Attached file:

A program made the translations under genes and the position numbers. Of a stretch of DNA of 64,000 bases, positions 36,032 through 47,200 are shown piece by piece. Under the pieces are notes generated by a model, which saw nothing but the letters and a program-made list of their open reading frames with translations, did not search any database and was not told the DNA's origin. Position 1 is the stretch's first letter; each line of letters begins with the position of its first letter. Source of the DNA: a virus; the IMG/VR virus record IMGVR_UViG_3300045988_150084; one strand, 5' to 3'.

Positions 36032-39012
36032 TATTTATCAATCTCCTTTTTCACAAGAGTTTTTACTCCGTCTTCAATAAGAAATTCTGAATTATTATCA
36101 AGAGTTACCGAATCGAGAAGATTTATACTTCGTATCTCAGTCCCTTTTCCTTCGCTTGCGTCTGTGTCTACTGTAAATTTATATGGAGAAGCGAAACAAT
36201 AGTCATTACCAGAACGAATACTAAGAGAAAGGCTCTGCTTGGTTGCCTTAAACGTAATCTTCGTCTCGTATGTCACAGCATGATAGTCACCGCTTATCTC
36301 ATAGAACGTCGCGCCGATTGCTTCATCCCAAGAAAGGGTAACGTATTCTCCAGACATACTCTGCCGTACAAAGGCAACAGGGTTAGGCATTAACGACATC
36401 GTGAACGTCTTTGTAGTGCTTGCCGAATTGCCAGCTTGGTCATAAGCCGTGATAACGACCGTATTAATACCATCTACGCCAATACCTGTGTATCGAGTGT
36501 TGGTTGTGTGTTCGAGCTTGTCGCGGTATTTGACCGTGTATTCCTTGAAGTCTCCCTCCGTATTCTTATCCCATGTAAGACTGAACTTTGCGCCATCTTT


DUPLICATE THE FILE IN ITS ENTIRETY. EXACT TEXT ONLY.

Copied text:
A program made the translations under genes and the position numbers. Of a stretch of DNA of 64,000 bases, positions 36,032 through 47,200 are shown piece by piece. Under the pieces are notes generated by a model, which saw nothing but the letters and a program-made list of their open reading frames with translations, did not search any database and was not told the DNA's origin. Position 1 is the stretch's first letter; each line of letters begins with the position of its first letter. Source of the DNA: a virus; the IMG/VR virus record IMGVR_UViG_3300045988_150084; one strand, 5' to 3'.

Positions 36032-39012
36032 TATTTATCAATCTCCTTTTTCACAAGAGTTTTTACTCCGTCTTCAATAAGAAATTCTGAATTATTATCA
36101 AGAGTTACCGAATCGAGAAGATTTATACTTCGTATCTCAGTCCCTTTTCCTTCGCTTGCGTCTGTGTCTACTGTAAATTTATATGGAGAAGCGAAACAAT
36201 AGTCATTACCAGAACGAATACTAAGAGAAAGGCTCTGCTTGGTTGCCTTAAACGTAATCTTCGTCTCGTATGTCACAGCATGATAGTCACCGCTTATCTC
36301 ATAGAACGTCGCGCCGATTGCTTCATCCCAAGAAAGGGTAACGTATTCTCCAGACATACTCTGCCGTACAAAGGCAACAGGGTTAGGCATTAACGACATC
36401 GTGAACGTCTTTGTAGTGCTTGCCGAATTGCCAGCTTGGTCATAAGCCGTGATAACGACCGTATTAATACCATCTACGCCAATACCTGTGTATCGAGTGT
36501 TGGTTGTGTGTTCGAGCTTGTCGCGGTATTTGACCGTGTATTCCTTGAAGTCTCCCTCCGTATTCTTATCCCATGTAAGACTGAACTTTGCGCCATCTTT